Sleepy Lizards

I’ve been fond of Sleepy Lizards (Tiliqua rugosa) ever since I saw them on a wildlife documentary several years ago, back in the UK (it’s probably David Attenborough’s fault). In 2017 I was lucky enough to see some for real, in their natural habitat.

Also known as Shinglebacks, these splendid Australian creatures have a number of merits for the discerning wildlife enthusiast, especially if you don’t want to spend weeks tramping through miles of trackless wilderness:

  • They’re common, so you have a good chance of seeing them, if you’re in the right bit of the country (southern and western Australia).
  • They like basking on the side of roads, making them easy to spot.
  • They don’t move very fast, so high-end action photography gear isn’t required.
  • Unlike most Australian wildlife/plants/fungi/weather/geography, they appear not to be trying to kill you!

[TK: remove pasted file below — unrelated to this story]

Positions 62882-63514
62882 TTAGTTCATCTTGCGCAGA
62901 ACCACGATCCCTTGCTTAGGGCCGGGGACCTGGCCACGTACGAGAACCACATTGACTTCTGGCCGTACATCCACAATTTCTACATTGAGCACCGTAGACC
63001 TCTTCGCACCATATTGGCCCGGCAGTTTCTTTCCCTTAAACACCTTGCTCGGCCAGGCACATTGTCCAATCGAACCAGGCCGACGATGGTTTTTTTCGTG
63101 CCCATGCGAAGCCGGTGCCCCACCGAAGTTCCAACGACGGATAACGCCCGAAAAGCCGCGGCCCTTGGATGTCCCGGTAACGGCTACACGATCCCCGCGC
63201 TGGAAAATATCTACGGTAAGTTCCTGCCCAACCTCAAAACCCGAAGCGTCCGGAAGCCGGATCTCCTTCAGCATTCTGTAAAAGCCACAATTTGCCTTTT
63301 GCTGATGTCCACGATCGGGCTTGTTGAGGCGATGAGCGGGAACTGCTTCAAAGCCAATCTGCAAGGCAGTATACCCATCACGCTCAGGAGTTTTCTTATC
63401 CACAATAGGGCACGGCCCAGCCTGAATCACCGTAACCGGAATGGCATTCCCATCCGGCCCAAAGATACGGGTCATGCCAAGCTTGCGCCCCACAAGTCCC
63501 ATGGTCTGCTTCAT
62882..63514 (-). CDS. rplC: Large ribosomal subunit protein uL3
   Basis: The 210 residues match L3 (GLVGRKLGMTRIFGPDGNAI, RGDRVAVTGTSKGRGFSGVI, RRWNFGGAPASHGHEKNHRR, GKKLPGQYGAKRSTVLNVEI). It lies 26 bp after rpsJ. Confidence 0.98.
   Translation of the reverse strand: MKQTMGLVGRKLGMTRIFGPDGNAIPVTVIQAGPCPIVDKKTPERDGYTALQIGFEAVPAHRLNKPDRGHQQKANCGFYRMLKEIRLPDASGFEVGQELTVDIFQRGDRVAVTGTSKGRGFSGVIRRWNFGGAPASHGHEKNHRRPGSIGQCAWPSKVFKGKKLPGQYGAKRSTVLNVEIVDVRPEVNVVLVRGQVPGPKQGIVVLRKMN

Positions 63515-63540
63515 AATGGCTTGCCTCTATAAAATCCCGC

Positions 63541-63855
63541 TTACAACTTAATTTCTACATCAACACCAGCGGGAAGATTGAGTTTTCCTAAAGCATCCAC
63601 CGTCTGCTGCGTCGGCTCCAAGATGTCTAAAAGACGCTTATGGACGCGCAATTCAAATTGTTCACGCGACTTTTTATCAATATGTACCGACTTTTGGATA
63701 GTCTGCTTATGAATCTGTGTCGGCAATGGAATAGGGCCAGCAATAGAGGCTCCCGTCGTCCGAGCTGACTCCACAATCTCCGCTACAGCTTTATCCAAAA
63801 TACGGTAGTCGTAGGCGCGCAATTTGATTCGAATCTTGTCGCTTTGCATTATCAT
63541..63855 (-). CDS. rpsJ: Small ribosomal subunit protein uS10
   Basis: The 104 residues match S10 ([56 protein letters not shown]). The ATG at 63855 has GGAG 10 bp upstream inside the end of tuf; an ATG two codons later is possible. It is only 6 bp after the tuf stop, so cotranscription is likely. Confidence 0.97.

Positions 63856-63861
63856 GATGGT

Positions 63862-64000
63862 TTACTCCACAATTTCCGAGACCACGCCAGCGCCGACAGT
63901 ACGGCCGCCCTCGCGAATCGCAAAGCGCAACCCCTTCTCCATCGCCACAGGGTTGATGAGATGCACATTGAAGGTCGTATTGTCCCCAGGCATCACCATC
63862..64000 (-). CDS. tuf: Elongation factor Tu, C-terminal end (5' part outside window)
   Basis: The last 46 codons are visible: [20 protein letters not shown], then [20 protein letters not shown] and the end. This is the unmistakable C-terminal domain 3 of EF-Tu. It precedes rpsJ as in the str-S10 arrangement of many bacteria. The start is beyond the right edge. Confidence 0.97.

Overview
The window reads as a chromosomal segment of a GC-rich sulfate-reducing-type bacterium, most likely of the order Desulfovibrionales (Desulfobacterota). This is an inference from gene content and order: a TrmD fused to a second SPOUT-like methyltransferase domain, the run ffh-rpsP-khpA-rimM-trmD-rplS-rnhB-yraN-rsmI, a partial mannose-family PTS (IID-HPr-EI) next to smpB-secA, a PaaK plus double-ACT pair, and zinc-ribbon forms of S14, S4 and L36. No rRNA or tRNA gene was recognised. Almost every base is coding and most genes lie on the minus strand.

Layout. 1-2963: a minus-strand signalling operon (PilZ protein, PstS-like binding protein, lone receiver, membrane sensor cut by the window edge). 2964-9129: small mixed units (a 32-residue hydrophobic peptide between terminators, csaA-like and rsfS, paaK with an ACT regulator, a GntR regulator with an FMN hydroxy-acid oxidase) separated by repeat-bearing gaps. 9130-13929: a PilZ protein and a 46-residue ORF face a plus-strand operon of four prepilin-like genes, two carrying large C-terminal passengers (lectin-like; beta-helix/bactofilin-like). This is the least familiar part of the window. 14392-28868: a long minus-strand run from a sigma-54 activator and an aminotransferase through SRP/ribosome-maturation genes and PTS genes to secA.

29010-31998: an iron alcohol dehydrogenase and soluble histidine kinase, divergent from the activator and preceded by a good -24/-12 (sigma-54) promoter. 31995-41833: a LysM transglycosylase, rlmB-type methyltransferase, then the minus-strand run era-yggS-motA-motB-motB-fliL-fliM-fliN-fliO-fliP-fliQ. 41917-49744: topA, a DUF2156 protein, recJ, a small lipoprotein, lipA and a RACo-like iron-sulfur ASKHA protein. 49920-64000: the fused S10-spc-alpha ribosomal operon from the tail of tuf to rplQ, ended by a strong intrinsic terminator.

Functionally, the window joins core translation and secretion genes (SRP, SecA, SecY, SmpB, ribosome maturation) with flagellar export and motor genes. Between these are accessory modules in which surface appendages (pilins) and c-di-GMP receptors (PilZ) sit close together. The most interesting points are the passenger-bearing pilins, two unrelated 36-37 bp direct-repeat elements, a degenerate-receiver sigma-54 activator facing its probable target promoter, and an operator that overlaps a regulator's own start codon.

A Sleepy Lizard by the roadside in Australia.

A Sleepy Lizard by the roadside in Australia.

The heftiest of the blue-tongued skinks, Sleepy Lizards get me slightly in The Feels, as they are generally monogamous, and can form partnerships lasting up to two decades. During the breeding season, they can be found wandering around in pairs – the male trailing after the female.

View of an entire Sleepy Lizard (Tiliqua rugosa)

View of an entire Sleepy Lizard.

Sleepy Lizards are fairly stumpy creatures; the suggestion is that the shape/size of the tail may well confuse predators that mistake it for the head. As well as this, these creatures are fairly well armoured, which seems like an eminently sensible response to living in Australia. The tubby tail is also used to store fat reserves, to get the lizards through more trying times.

If something annoys a Sleepy Lizard, it has quite a dramatic threat display: it opens its mouth wide, displaying its striking blue tongue against a bright pink background. I don’t have any pictures of this, as I tried not to annoy any of these most excellent creatures.